Am I the only one sick of news reports of people murdering out of love? I know that it’s probably due to my choice of news outlets — who never miss a chance for a sensational “Romeo Kills Juliet!” story — but this seems to be becoming a distressingly-familiar story: Boy meets girl, boy falls in love, girl tells him to get lost, boy murders girl. Or the reverse:
Blaze Wallace is charged with the murder of Samuel Mayo, 34, in Lower Richmond Road on Monday, July 18. They had become engaged in June.
‘Witnesses have confirmed there was an argument that evening between the victim and the defendant and the defendant tell Mr Mayo to “pack his bags and leave” approximately 45 minutes before he was fatally stabbed.’
Police attended the one-bedroom flat Wallace had shared with her fiancé for the previous six months and she was arrested on suspicion of his murder at 2.25am in the early hours of July 19.
By the way: the murderous bitch was a lawyer, not some drugged-up hooker.
After all this nonsense, I can only say that I rejoice in this legal decision:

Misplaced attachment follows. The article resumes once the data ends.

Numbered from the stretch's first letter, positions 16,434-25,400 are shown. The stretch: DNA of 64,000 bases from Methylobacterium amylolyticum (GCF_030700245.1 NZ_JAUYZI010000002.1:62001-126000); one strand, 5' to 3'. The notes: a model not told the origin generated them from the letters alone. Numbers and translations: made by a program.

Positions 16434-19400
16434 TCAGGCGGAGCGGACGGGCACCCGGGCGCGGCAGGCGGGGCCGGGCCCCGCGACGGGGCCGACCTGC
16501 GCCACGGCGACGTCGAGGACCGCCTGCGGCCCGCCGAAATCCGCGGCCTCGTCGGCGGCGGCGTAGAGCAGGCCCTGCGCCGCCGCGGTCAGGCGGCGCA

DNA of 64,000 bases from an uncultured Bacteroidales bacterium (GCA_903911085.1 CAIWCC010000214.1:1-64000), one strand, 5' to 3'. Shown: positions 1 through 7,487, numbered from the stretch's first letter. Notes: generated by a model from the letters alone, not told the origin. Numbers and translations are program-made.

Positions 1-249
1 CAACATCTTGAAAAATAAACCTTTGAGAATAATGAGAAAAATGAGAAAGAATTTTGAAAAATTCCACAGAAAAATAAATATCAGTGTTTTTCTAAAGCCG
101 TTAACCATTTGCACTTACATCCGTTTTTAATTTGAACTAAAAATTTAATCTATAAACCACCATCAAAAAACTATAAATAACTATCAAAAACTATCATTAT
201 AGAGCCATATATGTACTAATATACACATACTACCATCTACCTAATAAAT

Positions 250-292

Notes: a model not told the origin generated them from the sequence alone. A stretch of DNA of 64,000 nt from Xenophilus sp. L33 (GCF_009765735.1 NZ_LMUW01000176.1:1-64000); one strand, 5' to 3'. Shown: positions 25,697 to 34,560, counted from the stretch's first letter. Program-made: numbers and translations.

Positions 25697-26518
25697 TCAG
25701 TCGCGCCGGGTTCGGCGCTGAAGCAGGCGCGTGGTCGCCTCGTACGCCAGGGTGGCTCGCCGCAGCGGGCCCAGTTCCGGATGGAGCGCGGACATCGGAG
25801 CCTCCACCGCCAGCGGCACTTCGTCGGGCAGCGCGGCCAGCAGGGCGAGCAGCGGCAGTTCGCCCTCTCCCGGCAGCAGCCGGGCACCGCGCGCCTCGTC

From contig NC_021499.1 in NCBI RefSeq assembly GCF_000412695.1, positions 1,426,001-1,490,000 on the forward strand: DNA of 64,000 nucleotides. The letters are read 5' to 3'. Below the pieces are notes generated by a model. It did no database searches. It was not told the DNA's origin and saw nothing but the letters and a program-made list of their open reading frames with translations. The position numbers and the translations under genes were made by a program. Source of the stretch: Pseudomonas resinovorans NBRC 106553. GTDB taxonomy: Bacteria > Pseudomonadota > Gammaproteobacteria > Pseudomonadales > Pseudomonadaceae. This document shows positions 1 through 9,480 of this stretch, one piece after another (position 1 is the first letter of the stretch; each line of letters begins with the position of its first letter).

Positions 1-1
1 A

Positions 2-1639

An Egyptian court is planning to broadcast the live hanging of a killer who stabbed a student to death when she turned down his marriage proposal.
Mohamed Adel, 21, was found guilty of murdering his Mansoura University classmate Naira Ashraf when she turned him down, with the court sentencing him to death on July 6.
The court has now called for his execution to be broadcast live to deter similar crimes from happening in future.
We need more of this, and I’m not just being bloodthirsty, this time. One of the reasons for public executions was that people could see the consequence of murder. I know that some (e.g. professional hitmen) might be unswayed by the prospect of their lifeless bodies swaying in the breeze, but for the amateur killers like the two scumbags above, there might just be a little hesitation before reaching for the carving knife.
I know, I know: in today’s fainting-couch culture, people would be traumatized by the occasional public garrotting — but that’s precisely the point, isn’t it?
Murder is a horrible, ghastly business, and the less it and its consequences are sanitized, the better for society as a whole.